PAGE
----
352. "To Diversity and Beyond." The Weekly Standard (April 30, 2001), p 19.
Even Americans who don't care squat about abstractions such as "race relations" might well be infuriated to learn that - under an order issued by the Clinton White House, which George W. Bush could yet rescind - the U.S. Census is following a deep South tradition: Americans who check both "black" and "white" race boxes on their Census forms are to be counted as 100 percent black. (Other regimes that have followed essentially this system of racial classification are South Africa under Apartheid and Nazi Germany.)
Here's how it works: On their 2000 Census forms Americans were afforded the opportunity to opt out of narrow racial pigeonholes by claiming more than one race. That left the question of how to count such Americans in summary statistics. The Census could have simply reported that X million Americans see themselves as multiracial. But that would have diminished the numbers of minorities, statistics used in plans for school desegregation and in regulatory programs and the allocation of government funds for housing, employment, health, and the environment.
As representative Carrie Meek, a Florida Democrat, explained, "The 'multiracial' category would cloud the count of discrete minorities who are assigned to a lower track in public schools, . . . kept out of certain occupations, and whose progress toward seniority or promotion has been skewered." This is the reason several African-American groups, such as the Southern Christian Leadership Conference, campaigned to urge blacks to mark only one box on their Census forms, as they have a perfect right to do. A $ 1.1 million advertising campaign in California took as its slogan "Check the Black Box." Despite this campaign, some 1.76 million people checked "black" and a second race.
Take Tiger Woods. While I have no idea how he actually marked his Census form, Woods has often refused to be racially boxed in. "Growing up, I came up with this name: I'm a 'Cablinasian,'" he has said, reflecting his Caucasian, black, American Indian, and Thai roots. Woods and millions more Americans are children of inter-marriages. But those who favor identity politics - and the privileges that go with "minority" status - are not to be stopped.
Their first move was to rearrange the data collected by the 1990 Census. This had included the race category "Other," which 9.8 million Americans had chosen. In compiling something called the Modified Age/Race/Sex (MARS) profile, provided to various federal agencies for purposes of allocating funds, the Census dropped "Others" and divided up the 9.8 million people among the racial groups. Next, for the 2000 Census, the bureau abolished the race-neutral "Others" altogether and forced Americans to name their race, although it allowed them to choose more than one.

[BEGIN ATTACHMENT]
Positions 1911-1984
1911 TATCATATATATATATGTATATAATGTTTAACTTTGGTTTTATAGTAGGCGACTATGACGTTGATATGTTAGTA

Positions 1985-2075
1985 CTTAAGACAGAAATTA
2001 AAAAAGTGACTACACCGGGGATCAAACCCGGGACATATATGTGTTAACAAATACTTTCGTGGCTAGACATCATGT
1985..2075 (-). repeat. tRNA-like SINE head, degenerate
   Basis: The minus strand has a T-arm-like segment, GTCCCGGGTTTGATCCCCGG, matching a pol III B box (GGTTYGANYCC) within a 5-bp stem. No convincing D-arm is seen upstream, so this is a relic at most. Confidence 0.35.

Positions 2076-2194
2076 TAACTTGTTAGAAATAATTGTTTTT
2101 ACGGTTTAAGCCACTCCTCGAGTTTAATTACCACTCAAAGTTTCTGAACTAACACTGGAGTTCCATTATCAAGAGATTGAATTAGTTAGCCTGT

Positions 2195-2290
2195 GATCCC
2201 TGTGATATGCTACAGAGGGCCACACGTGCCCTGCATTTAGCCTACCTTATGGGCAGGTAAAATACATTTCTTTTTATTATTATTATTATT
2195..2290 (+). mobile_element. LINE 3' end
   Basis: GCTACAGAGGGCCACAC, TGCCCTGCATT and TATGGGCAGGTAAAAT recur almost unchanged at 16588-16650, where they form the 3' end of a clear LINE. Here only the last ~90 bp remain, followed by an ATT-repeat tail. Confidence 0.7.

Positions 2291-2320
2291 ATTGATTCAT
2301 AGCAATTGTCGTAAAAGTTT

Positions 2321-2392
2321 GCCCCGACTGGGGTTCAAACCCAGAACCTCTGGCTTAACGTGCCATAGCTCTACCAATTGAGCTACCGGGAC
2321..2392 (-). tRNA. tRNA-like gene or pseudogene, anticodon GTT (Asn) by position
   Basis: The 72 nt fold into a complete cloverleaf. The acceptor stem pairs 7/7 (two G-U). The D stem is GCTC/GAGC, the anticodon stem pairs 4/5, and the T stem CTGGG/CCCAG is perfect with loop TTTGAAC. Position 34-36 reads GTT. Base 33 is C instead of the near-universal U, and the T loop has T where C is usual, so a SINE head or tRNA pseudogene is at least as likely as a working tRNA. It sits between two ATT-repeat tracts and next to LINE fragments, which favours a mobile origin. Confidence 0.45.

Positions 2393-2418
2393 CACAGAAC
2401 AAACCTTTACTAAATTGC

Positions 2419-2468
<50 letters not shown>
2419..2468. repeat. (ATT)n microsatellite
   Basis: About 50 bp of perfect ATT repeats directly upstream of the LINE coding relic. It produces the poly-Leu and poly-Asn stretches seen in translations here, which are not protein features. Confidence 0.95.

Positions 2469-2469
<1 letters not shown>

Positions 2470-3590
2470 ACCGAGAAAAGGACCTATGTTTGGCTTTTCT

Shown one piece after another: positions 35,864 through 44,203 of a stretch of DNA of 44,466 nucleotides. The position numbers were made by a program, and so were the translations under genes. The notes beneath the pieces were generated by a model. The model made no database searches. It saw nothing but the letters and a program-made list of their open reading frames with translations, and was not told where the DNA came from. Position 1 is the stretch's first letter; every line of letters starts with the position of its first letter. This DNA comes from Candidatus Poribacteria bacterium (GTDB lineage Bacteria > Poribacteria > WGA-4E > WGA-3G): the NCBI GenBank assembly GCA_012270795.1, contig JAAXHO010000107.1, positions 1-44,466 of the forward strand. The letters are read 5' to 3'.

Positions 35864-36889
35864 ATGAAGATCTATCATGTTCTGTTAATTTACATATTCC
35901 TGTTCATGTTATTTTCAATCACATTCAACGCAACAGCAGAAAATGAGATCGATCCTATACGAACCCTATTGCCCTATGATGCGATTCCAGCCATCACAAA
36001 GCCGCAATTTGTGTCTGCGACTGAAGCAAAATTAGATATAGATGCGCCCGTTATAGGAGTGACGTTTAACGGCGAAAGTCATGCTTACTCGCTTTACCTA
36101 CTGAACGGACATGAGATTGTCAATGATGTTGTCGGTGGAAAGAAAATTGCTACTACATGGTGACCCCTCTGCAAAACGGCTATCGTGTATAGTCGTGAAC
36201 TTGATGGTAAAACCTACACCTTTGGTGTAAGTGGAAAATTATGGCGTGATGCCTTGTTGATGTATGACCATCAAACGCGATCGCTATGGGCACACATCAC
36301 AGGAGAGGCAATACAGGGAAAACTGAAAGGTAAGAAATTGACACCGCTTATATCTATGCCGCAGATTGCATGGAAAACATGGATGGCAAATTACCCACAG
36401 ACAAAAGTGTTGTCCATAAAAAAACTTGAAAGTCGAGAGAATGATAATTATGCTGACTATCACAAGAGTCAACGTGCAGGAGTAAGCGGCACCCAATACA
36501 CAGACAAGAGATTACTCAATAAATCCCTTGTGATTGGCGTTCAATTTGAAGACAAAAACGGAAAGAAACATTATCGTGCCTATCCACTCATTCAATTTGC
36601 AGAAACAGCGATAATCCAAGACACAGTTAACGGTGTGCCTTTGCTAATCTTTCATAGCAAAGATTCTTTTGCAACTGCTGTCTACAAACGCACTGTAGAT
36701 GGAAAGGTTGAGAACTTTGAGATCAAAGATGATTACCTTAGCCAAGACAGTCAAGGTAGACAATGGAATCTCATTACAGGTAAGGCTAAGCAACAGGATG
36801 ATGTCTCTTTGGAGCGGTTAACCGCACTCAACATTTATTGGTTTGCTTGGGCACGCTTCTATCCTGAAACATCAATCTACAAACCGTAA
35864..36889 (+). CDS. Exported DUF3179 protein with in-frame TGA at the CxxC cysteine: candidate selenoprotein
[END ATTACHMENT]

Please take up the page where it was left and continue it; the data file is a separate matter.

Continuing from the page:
As a final blow, in a memo known as OMB Bulletin No. 00-02 issued in March 2000, the Clinton White House ordered that all who checked "white" but who also marked another racial category be counted as minorities, at least for purposes of civil rights enforcement.
At issue is how we view ourselves as a nation, and what kind of a society we envision America's becoming. Is it one in which the lines between the races are gradually blurred, as the number of Americans of mixed parentage increases and identity politics retreats? Or is it one in which bright lines differentiating Americans by race are jealously guarded, and those who seek to have a foot in two or more social camps are frowned upon - as Tiger Woods was scolded by Colin Powell for not owning up to his blackness?
I, for one, look toward an American society that increasingly resembles Hawaii, a place rich in blended citizens. In such a country, more and more people would look like the computer composite of a future American featured on a cover of Time magazine several years ago. That composite incorporated characteristics of several races: almond-shaped eyes, a mop of straight, dark hair, and honey-colored skin. Surrounded by such fellow citizens, we would realize that many of our differences are skin deep; that ultimately we all want a free country that respects individual rights, good jobs and a fine education for our children, cleaner politics - and less racial tension.
I am not opposed to helping African Americans compete on an equal footing in the marketplace and elsewhere. However, we should not accomplish this by manipulating national statistics or forcing on people a racial identity they have declined to choose for themselves even though by doing so they forfeit government help.
Changes in our demographic and social categories would help us recognize the full importance of my favorite African-American saying: We came in many ships, but now we ride in the same boat.
Amitai Etzioni teaches sociology at the George Washington University. His book The Monochrome Society has just been published by Princeton University Press.